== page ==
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November 25, 2012

Retiring lawmakers have hope for avoiding cliff

Some retiring lawmakers--lawmakers who have been influential for years--got together on CNN's "State of the Union" Sunday and were cautiously optimistic Washington can avoid the "fiscal cliff."

All will have a vote, assuming something is formally proposed before the 112th Congress adjourns early next year. And all thought some deal could be reached.

They include Sens. Jon Kyl, R-Ariz., the Senate's #2 Republican; Kay Bailey Hutchison, R-Texas and Joseph Lieberman, Ind.-Conn., and Rep. Barney Frank, D-Mass.

An excerpt from the conversation:

Moderator Candy Crowley: Senator, we -- 102 years -- more than a century's worth of Capitol Hill experience sitting right here. So I figure you all are pretty good readers of the crystal ball up here. Am I right in reading that you all think we're not going to go off this fiscal cliff? We will come up with something?  

HUTCHISON: Yes. I believe we will come up with a way forward. Do I think we're going to do everything by the end of this year? Probably not. But I think we will not have a fiscal cliff, we will have a plan, hopefully, to go forward. And we will have a blueprint. And we will set the stage for long-term.   

 KYL: I think it's likely that there will be a solution that's not a final solution, by any means, not a big solution, but will get us through the end of the year, into next year, with a plan for trying to deal with these issues long-term, over the course of the next Congress. That will require compromise. If I can just add one more thing to that. This contest of ideas that we talked about, I think it's critical to come to the right decision, the contest between liberal and conservative ideas --

 FRANK: Right.

 KYL: -- and other ideas in between. What's harmful is the contest between partisan Republicans and partisan Democrats. And there's a difference between ideologies and pure politics, because when politics intervenes, it creates gotcha situations, votes that can be used in 30 second commercials by one side or the other, and it results in gridlock. So I think what we need to try to find here is a way to have the debates about policy and get to the point of compromise, when possible, but to do as much as we can to keep partisan politics out of the equation.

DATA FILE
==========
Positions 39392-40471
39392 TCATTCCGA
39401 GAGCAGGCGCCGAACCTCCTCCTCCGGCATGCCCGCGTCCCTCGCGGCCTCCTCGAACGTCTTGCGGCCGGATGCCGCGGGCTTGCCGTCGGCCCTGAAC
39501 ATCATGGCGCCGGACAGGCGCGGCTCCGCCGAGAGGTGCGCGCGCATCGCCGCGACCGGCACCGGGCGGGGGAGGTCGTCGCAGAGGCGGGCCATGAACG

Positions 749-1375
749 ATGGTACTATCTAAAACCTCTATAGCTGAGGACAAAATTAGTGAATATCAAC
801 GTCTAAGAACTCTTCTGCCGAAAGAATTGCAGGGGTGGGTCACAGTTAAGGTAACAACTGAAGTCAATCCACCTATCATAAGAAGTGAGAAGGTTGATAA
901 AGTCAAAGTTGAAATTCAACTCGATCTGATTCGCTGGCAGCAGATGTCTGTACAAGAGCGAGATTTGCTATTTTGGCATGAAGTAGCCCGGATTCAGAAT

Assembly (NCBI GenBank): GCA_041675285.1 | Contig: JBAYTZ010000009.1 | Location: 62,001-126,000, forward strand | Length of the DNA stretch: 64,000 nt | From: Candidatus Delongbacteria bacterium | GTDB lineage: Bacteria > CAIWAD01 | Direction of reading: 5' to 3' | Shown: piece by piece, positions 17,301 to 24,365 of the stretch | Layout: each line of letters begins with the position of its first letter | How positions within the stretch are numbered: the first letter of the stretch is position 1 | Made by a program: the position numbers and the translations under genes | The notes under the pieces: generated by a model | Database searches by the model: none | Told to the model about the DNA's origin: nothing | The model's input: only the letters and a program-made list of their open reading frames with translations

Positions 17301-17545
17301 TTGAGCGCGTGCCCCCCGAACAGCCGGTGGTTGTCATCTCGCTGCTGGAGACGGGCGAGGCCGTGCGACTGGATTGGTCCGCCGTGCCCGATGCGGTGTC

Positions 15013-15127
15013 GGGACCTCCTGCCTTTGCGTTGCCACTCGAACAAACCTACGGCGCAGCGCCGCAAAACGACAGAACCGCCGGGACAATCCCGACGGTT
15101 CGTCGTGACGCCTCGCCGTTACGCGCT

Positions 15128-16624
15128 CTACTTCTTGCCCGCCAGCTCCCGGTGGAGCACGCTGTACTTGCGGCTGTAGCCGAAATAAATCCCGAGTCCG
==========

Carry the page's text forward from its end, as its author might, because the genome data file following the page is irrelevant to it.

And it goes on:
FRANK:  first of all, partisanship, I believe, is very important if it's done right. You don't have democracy without parties. That's never been a -- a system. The problem I have -- and -- and there are legitimate differences that should be debated. The problem is when -- when those differences become so embittered, that people can't then compromise or -- or come together. And I -- I think partisanship within the parties serve an important part of this. And I want to say this in terms of this -- and now I'm going to be a little partisan. I became chairman of the Financial Services Committee in 2007. And I immediately began to work with Hank Paulson, the Republican secretary of the Treasury, and Ben Bernanke, George Bush's appointment (INAUDIBLE) some Republicans who right now forget that. Um, we did some work with them. And people forget, in the last months of 2007, George Bush went to Nancy Pelosi and Harry Reid and said, I need a -- guess what -- a stimulus, that terrible word. And Pelosi and Reid worked with him to do that. And then in 2008, they came up. John, you and I worked together on the whole question of the response to the -- to the financial crisis. I believe that we had, in 2007 and 2008 -- this is not a longstanding problem. A great deal of cooperation with the Bush administration. I do believe that there were elected (INAUDIBLE) 2010, the Tea Party influence, who repudiated the notion of compromise. And some of them said it explicitly. So I -- I think partisanship, you've got to start from a position of principle and then you work together. And I think in 2007 and 2008, we showed how you could do that.

LIEBERMAN: Candy, let me -- let me just join in the general hopefulness that we're going to avoid the fiscal cliff. But it's not a done deal and it's not a certainty. And the reason is the country is -- the government is on automatic pilot to the fiscal cliff, to massive tax increases and really to the horrible, uh, spending cuts on January 1st unless we act. So if Congress does nothing, which Congress has gotten pretty good at doing these days, uh, we'll go over the fiscal cliff. So this -- there's work to be done and compromises to be reached.


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Thomas Nass

In the vernacular of our Native American brothers, I would designate our congress and senate as: Haphazard Assemblages of Men and Women with “many wires down”. I can only Hope that the New Arrivals” will see to the “Re-stringing” of these Wires!

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"Planet Washington" covers politics and government. It is written by journalists in McClatchy's Washington Bureau.

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